Alexis and I are sitting over a late lunch, sharing a spinach and feta crepe. We’ve just sent the better part of three hours wandering through the Vancouver Art Gallery, one of our favourite things to do.
“I don’t get how you always find time to do everything,” she says to me. “Finding time to do the things I want is the hardest thing for me.”
I think about her comment for a moment and reply. “I think it’s because I don’t question whether or not I have the time, or the energy, to do it. I just assume I do and go from there.”
Having time and energy are not my issues.
I have other issues, but not enough time or energy are not a question for me.
I’ve always been like that. As far back as I can remember, I’ve always had more than enough energy and an unflagging belief in the infinite expansion of time.
Now, most times, that works to my benefit. I get lots done.
But sometimes, that belief works against me. I think I can get it all done, that my energy is limitless, that I don’t have to recharge. Sometimes, I risk burning myself out.
It’s been a hard lesson to learn. To listen to my body, not my head, tell me it’s time to step back, to step down, to let go of doing it all so that I can be all I am in the moment, without telling myself — I can do it all.
Taking care of me is not my strong suit. In fact, taking care of me has historically come last on my list of things I must do.
Something I learned through Choices (the personal development program I coach in) is that while time and energy may be limitless, my time and energy are not. Like the airline’s precaution to first put the oxygen mask over your face before assisting someone else, I must give myself medicine first if I am to be of service to others.
I am learning to take care of me. To allow myself ample alone time to simply be present in the moment, without thinking about the 101 things I want to get done before x time appears on the horizon. To not over fill my plate with 101 tasks to complete just because someone’s asked me to do it.
I’ve learned to say No.
I was afraid of saying no. For a long time, I thought saying No would result in someone disliking me or being angry with me. So, rather than risk their displeasure, I’d say yes, even when I didn’t want to. In my desire to please, I ended up creating more problems than if I’d just been honest in the first place. Because, in my ‘yes’, I would inevitably leave myself open to resentment building up and regrets piling on — why did I say I’d finish that report by tomorrow when I know I’ve got three other projects to get it done first? Why did I say I’d go to the event when I have another engagement that evening already?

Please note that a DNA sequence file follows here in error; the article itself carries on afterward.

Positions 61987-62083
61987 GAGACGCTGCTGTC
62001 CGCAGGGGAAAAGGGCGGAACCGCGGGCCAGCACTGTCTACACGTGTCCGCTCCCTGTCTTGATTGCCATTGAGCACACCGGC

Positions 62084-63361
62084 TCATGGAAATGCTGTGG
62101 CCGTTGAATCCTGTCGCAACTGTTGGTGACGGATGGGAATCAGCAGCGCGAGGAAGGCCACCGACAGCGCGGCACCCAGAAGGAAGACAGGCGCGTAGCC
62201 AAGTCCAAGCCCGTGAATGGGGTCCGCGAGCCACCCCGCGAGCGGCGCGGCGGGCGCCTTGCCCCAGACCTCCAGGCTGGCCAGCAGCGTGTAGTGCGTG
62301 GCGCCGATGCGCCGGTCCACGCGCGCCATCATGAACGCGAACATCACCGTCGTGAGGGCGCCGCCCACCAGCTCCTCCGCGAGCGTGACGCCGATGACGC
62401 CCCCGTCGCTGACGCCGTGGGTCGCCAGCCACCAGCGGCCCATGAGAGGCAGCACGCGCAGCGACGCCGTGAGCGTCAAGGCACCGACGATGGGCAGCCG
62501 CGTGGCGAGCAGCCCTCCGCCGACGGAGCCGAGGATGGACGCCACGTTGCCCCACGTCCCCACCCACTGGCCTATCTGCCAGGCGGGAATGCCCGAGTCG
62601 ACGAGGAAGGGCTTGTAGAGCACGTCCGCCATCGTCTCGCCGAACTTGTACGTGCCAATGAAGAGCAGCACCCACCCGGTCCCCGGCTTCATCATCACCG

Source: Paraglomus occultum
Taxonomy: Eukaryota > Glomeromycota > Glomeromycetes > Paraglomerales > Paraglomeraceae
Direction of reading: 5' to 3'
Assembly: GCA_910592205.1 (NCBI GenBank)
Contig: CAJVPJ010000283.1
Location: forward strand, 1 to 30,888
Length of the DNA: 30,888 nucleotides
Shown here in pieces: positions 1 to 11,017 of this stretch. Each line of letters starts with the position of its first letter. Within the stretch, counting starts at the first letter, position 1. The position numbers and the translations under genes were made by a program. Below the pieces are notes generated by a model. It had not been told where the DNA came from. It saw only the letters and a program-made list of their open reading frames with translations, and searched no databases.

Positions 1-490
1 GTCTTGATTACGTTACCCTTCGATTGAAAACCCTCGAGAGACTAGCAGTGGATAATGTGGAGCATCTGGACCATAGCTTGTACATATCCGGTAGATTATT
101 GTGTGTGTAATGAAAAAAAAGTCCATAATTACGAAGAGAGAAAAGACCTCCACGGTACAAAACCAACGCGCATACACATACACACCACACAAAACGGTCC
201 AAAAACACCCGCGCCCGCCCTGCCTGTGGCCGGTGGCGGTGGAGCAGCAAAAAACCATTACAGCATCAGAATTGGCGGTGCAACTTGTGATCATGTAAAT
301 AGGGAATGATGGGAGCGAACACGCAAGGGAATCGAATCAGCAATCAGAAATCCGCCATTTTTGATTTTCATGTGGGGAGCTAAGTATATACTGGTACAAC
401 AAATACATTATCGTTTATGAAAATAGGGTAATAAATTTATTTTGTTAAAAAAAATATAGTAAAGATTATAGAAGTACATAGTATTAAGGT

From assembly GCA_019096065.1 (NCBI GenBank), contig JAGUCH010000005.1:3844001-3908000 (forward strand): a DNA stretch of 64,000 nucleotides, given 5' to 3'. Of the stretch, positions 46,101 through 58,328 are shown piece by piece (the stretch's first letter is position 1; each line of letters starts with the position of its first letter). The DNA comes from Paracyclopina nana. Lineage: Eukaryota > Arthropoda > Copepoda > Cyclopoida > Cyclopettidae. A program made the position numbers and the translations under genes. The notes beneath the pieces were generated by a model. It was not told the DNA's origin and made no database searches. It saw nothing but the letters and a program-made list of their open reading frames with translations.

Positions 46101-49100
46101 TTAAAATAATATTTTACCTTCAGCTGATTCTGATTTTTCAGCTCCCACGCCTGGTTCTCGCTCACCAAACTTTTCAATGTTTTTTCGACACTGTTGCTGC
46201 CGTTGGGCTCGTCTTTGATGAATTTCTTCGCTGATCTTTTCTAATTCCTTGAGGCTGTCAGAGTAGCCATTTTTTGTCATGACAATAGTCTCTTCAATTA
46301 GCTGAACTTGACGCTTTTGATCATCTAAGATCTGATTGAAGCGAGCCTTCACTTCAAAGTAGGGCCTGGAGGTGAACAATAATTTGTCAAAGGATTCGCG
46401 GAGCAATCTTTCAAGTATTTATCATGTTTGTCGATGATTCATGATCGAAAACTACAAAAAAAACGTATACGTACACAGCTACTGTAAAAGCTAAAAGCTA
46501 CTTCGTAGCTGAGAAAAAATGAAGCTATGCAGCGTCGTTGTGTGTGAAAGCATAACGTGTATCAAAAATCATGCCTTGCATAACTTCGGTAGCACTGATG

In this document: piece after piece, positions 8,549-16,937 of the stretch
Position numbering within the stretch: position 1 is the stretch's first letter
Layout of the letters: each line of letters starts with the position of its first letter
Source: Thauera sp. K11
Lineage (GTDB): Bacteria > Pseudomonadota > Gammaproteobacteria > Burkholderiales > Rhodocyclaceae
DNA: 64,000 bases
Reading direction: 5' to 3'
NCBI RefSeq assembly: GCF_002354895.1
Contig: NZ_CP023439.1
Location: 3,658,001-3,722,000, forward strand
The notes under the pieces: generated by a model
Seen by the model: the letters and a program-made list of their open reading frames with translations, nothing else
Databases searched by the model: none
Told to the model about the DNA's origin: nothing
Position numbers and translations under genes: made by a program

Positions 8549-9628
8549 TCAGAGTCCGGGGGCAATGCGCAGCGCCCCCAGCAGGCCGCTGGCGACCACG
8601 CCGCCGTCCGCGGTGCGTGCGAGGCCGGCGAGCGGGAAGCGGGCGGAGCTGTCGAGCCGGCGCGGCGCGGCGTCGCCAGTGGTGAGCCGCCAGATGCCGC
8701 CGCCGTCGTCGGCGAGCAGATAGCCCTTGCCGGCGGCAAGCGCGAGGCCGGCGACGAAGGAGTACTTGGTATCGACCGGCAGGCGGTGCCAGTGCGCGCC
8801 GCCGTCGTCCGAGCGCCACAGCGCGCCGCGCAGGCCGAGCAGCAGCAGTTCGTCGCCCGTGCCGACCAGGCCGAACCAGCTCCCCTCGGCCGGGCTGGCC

I’d scurry around trying to fit in three events in an evening, while juggling deadlines and household chores and meetings. Or, even worse, I’d cancel out at the last minute or simply not turn up and then make apologies after the fact.
I was crazy!
And then I learned the power of “No Thank You,” and everything changed.
In my “No” I learned to stand up for me. To let my first priority be to ask myself the question, “What do I want in this situation?”
I’d never really done that in the past — ask myself ‘What do I want?” versus my automatic response of, “Oh, they want me. How wonderful. I’ll do it.”
What I wanted was secondary in my thinking. What other people wanted was what drove me — and sometimes, it drove me into all the wrong places and spaces!
Which is why I am grateful for my growing awareness of what it means to understand, to know — what I want matters. To me. For me.
What you want matters to you.
And sometimes, the two don’t meet and that’s okay, because when your wants and my wants differ, it’s not because yours are wrong, mine are right. Or, yours are right, mine are wrong. It simply means — our wants are different.
My responsibility is to ensure I am 100% accountable for my experience.
Yours is to ensure you are 100% accountable for yours.
I trust me to be responsible for my happiness — and I trust you to be responsible for yours.
I spent the afternoon wandering the halls of one of my favourite places and then sharing a meal with one of my favourite people in the world — one of my daughters.
I did everything I wanted to do and in the process, discovered, in doing it, I had all the time I needed to enjoy the one I was with. How perfect is that!